Even the snack food industry isn't immune to tough economic times. When your wallet is feeling a bit thinner than usual, it makes that package of Oreos or that box of Wheat Thins all the less tempting. However, snack and beverage company Mondelez International (NASDAQ:MDLZ) -- which owns those two brands and many more -- is chugging along strongly. Let's look at some of what Mondelez management had to say during its most recent conference call with analysts.
Back on Aug. 6, Mondelez reported a second-quarter organic net revenue increase of 1.2% and adjusted earnings per share of $0.40, up 19.4% on a constant currency basis. It was far from terrible, but the company reduced its outlook for full-year organic net revenue growth from 3% to between 2% and 2.5%. CEO Irene Rosenfeld explained in the conference call:
Our second quarter reflected the continued challenges of a difficult macro environment that again tempered category and revenue growth. In fact the operating environment worsened in the quarter in a number of markets especially in Europe. But we continue to expand operating income margins and again delivered strong, high quality EPS growth in the face of these challenges.
Prices went up
Rosenfeld also said input costs experienced "significant inflation," especially in cocoa and dairy. Mondelez has had a strategy in place to pass on increased input costs to its customers through higher prices. Problem solved and even higher sales, right? Normally, yes, but competitors didn't get that memo at the same time, and it left the company's hands tied. Rosenfeld said:
In a number of key countries and categories our competitors have been slow to implement price increases. As a result we’re seeing some negative effects on consumer takeaway as well as on our share performance.
It's all temporary
Most importantly, Mondelez acknowledged the above problems but conveyed that they should be temporary. As such, the company is not slowing down with any of its plans. Rosenfeld reassured investors by saying, "So to be clear, we're not reducing support of our brands or innovation platforms. We're maintaining our share of voice at least at historical levels especially in the face of our significant pricing."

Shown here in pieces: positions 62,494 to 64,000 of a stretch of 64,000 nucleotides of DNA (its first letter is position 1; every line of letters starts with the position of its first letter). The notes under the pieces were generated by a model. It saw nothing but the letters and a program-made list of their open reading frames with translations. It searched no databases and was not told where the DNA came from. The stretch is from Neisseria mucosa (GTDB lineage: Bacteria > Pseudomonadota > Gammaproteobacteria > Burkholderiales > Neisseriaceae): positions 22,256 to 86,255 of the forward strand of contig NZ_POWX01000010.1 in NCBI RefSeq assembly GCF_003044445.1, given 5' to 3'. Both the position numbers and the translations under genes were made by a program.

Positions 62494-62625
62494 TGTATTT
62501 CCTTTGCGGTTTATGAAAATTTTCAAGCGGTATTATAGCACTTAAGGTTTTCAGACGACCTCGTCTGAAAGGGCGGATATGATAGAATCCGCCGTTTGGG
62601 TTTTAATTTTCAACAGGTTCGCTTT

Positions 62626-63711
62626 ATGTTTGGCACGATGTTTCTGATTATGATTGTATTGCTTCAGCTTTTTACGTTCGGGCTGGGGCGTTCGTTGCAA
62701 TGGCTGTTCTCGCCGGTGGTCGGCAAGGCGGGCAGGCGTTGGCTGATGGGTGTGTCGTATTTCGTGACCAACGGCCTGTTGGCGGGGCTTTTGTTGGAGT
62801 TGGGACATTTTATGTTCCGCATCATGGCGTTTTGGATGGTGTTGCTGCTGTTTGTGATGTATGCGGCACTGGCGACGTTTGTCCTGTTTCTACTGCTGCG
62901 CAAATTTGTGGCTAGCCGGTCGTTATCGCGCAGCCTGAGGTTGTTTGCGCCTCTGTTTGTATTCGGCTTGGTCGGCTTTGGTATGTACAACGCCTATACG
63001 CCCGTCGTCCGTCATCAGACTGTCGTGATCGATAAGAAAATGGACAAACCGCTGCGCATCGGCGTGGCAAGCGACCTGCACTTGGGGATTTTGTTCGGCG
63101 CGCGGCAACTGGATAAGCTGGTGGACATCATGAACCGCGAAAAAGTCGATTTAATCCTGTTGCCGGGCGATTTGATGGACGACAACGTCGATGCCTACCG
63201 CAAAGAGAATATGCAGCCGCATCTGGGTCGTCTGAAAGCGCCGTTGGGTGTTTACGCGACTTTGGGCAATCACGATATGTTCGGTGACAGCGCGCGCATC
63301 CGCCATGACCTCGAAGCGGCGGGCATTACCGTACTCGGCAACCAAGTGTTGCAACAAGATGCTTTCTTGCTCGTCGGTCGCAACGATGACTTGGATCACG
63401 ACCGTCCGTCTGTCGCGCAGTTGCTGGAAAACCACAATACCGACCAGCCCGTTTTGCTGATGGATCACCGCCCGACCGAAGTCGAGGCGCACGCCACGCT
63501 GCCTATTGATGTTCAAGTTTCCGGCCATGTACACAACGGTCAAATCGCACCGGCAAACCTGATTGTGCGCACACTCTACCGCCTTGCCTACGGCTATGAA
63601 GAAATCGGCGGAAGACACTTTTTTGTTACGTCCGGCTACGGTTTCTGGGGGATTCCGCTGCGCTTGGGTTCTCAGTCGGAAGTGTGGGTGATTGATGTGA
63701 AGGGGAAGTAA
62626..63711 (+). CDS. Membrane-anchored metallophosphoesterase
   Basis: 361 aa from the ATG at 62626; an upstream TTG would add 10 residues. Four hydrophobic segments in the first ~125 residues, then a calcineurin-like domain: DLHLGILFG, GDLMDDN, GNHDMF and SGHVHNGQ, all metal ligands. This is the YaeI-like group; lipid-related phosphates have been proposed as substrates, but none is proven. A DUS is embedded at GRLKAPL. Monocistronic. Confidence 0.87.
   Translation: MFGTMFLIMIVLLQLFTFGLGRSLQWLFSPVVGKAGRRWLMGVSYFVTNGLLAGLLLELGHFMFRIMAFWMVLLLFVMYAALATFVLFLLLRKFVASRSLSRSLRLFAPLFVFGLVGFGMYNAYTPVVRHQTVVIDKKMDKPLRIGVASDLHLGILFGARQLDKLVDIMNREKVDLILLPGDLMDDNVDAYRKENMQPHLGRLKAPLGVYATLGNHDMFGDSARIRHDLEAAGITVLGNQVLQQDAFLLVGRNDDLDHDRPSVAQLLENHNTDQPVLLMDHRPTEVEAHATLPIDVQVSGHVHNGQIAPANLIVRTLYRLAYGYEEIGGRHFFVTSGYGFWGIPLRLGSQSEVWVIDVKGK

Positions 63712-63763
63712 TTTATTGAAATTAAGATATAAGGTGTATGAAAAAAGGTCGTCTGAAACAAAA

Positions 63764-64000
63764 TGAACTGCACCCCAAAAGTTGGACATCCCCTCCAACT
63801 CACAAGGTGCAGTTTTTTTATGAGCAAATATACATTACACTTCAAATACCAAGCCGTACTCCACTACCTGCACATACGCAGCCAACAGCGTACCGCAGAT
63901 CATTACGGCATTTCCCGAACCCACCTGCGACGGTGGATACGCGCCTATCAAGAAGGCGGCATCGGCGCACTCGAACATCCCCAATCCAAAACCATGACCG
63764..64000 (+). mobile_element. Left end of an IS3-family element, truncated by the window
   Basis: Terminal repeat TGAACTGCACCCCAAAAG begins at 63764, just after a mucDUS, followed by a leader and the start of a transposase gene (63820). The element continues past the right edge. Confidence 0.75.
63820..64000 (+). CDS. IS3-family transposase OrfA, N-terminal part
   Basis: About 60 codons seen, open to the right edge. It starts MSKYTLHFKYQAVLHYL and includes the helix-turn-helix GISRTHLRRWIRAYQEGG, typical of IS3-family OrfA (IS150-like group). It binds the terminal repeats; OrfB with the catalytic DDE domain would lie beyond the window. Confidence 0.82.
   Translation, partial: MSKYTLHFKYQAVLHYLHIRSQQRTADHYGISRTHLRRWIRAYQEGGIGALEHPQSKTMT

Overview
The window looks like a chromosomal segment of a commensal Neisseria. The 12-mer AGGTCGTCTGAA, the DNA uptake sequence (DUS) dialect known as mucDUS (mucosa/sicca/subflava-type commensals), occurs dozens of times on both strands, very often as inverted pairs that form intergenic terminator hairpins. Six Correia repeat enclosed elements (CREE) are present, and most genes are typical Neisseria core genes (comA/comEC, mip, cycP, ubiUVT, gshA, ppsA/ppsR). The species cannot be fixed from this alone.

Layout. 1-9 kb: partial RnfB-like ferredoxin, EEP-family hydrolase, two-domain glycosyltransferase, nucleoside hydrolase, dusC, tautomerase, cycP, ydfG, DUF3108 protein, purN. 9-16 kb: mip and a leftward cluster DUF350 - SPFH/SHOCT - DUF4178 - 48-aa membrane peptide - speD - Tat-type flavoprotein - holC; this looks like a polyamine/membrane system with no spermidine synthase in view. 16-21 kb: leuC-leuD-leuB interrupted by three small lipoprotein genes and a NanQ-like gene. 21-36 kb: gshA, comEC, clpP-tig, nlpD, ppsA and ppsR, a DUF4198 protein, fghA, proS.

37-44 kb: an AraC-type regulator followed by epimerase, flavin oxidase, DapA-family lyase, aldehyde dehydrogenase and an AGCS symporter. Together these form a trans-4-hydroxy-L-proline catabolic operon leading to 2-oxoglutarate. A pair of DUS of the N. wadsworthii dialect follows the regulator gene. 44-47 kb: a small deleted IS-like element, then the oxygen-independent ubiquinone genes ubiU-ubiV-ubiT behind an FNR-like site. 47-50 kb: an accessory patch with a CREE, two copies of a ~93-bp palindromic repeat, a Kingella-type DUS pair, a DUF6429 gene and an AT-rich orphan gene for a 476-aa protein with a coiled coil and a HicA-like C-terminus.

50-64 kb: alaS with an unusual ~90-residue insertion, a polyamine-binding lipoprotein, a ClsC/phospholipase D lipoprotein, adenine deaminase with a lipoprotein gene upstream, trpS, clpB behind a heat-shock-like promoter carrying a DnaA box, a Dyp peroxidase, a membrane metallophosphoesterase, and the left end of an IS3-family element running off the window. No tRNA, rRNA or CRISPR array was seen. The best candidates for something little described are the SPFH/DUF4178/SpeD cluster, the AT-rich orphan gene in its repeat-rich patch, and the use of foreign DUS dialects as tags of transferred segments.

Snacking on the competitors' market share
Mondelez wants you to know that despite the challenges which it sees as temporary, it continues to take market share from competitors. Rosenfeld said:
Actually our snacking business has performed quite well ... We have been outperforming the categories for quite some time and I think it's for couple of reasons. I think we have had a very strong marketing and innovation pipeline in North America. I think or DSD [direct store deliver] network is operating extremely effectively. And so we believe that we can continue to drive our growth at or above category rates ... So I think there is some slowdown in some of the categories but we have been able to capture a more than our fair share and that's been driving our overall revenue performance.
Showing you the money
Mondelez also talked about the money it is returning to shareholders. Said CFO David Brearton:
In the first half we returned $1.4 billion to our shareholders, $900 million of which was through share repurchases. For the full year we still expect to return $2 billion to $3 billion to our shareholders including $1 billion to $2 billion in share buybacks. Finally we have paid almost $500 million in dividends year-to-date and today announced a 7% increase in our quarterly dividend to $0.15 per common share.
Mondelez is experiencing some temporary problems beyond its control that should correct in the quarters ahead. Meanwhile, it is making the business more solid through market share gains while returning increasing amounts of value to shareholders in the form of earnings, dividends, and stock buybacks.
Nickey Friedman has no position in any stocks mentioned. The Motley Fool has no position in any of the stocks mentioned. Try any of our Foolish newsletter services free for 30 days. We Fools may not all hold the same opinions, but we all believe that considering a diverse range of insights makes us better investors. The Motley Fool has a disclosure policy.